The image of the guitar on my piano is the photo I use for the Indie Art South Facebook page. I found the guitar at Jacksonville’s Riverside Arts Market one Saturday a couple years ago. My daughters were doing music there, and I had a great time looking at many different works of arts and crafts. Jacksonville is such a big city in terms of land area, it’d be hard to come up with a comprehensive list of all the local arts markets. I’ve settled for pointing out a few I’m familiar with. Continue reading “Coming to Jax? Shop local arts and farmers’ markets”
Poet Jennifer Reeser has a new sonnet at Rattle, a print and online magazine known for publishing poets laureate and emerging voices. The sonnet, “Strong Feather Buries the White Woman’ is powerful, not just in terms of the history of our young country, the US, but in terms of my personal history.
By coincidence as I read her sonnet for the first time, I was also engrossed in Reeser’s latest collection, Indigenous. In between reading those poems, I’ve been immersed in reading the A Song of Ice and Fire novels the HBO series Game of Thrones was based upon. Her work is a perfect fit for those novels. Why? Continue reading “Reeser’s ‘Strong Feather’ sonnet like a kick in the gut”
Nashville star Eric Church must be on top of the world right now. Church, the come-from-behind guy who was once dropped by Rascal Flatts during a tour, set records for audience totals on May 25 at Nissan Stadium in the city famous for country and now country pop.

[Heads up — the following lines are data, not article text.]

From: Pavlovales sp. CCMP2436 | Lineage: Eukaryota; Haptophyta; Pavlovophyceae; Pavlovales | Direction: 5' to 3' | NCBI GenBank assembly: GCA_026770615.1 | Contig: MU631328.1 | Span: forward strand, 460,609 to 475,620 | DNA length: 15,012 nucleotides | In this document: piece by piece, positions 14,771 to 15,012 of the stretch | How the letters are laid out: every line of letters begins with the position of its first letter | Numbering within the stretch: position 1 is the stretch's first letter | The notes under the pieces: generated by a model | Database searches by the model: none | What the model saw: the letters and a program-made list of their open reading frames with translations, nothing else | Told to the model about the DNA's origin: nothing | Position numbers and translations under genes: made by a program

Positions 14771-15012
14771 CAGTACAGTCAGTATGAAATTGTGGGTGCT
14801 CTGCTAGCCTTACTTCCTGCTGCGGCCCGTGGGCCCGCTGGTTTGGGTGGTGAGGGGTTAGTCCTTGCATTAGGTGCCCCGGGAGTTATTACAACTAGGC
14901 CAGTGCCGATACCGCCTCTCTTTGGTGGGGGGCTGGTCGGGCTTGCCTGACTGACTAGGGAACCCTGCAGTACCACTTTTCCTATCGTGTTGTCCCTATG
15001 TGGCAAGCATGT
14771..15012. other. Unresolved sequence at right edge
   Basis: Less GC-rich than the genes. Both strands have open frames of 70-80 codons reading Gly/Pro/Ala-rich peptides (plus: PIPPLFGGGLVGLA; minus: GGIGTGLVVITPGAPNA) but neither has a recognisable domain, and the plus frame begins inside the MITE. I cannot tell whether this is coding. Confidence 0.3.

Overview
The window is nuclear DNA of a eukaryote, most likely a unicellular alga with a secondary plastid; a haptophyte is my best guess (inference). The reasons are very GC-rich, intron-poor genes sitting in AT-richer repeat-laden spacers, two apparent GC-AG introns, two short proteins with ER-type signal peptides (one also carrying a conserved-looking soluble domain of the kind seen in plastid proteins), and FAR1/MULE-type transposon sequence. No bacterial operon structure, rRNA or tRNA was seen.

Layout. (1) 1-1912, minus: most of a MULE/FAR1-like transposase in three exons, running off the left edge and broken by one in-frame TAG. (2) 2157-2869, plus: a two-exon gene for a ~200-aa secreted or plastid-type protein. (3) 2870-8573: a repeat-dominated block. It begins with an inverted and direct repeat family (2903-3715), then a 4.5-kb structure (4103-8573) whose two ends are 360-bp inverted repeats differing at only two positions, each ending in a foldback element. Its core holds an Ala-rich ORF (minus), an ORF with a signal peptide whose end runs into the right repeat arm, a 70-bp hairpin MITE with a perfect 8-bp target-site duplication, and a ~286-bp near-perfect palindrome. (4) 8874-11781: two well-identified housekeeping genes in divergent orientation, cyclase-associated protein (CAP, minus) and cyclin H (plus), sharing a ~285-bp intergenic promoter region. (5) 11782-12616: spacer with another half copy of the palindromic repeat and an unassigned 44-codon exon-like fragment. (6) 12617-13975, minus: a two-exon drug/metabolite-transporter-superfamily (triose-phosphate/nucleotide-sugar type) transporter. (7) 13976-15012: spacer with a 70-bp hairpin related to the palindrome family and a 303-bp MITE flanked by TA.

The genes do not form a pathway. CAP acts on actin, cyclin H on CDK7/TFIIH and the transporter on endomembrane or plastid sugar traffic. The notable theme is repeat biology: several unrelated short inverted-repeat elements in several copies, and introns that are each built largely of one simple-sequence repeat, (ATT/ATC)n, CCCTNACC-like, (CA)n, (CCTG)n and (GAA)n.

Defying critics’ predictions, Church managed to deflect a lot of criticism leveled at him after a Rolling Stone piece featured some of the singer’s political pronouncements less than one year ago. Continue reading “Nashville blowout: Eric Church sets record despite last year’s brouhaha”
Early on, I knew my children would love music. In our younger years, my husband and I squeezed the household budget to provide music lessons for both our girls. The only mandate we issued was to tell them we would never tell them to practice, but if they didn’t practice, we would stop paying for the lessons. They held up their end of the bargain, and now they both do music as their only job outside the home.
When I saw an event notice on Facebook, I realized there’s a wonderful opportunity for Memorial Day weekend, and especially if you have children interested in music, Concert on the Green will be a fantastic experience for the whole family. Continue reading “Concert on the Green: The gift of music for young and old”
Abstracts and releases about study results proliferate these days, and scribes who write for news sites often don’t go beyond the excerpts. Now some media are running stories about a study done on “high school students”, with results indicating “intelligence to be a significant predictor of the preference for instrumental music, but not of the preference for vocal-instrumental music.” Genres of instrumental music cited by The NY Post include “jazz, classical, big band and ambient/electronica.” If you buy into this sweeping statement, it’s a good idea to consider relevancies, some of them pointed out by the study author who is a PhD student at Oxford Brookes University in the United Kingdom. Continue reading “Study abuse: ‘Smarter people listen to instrumental music’ (in Croatia)”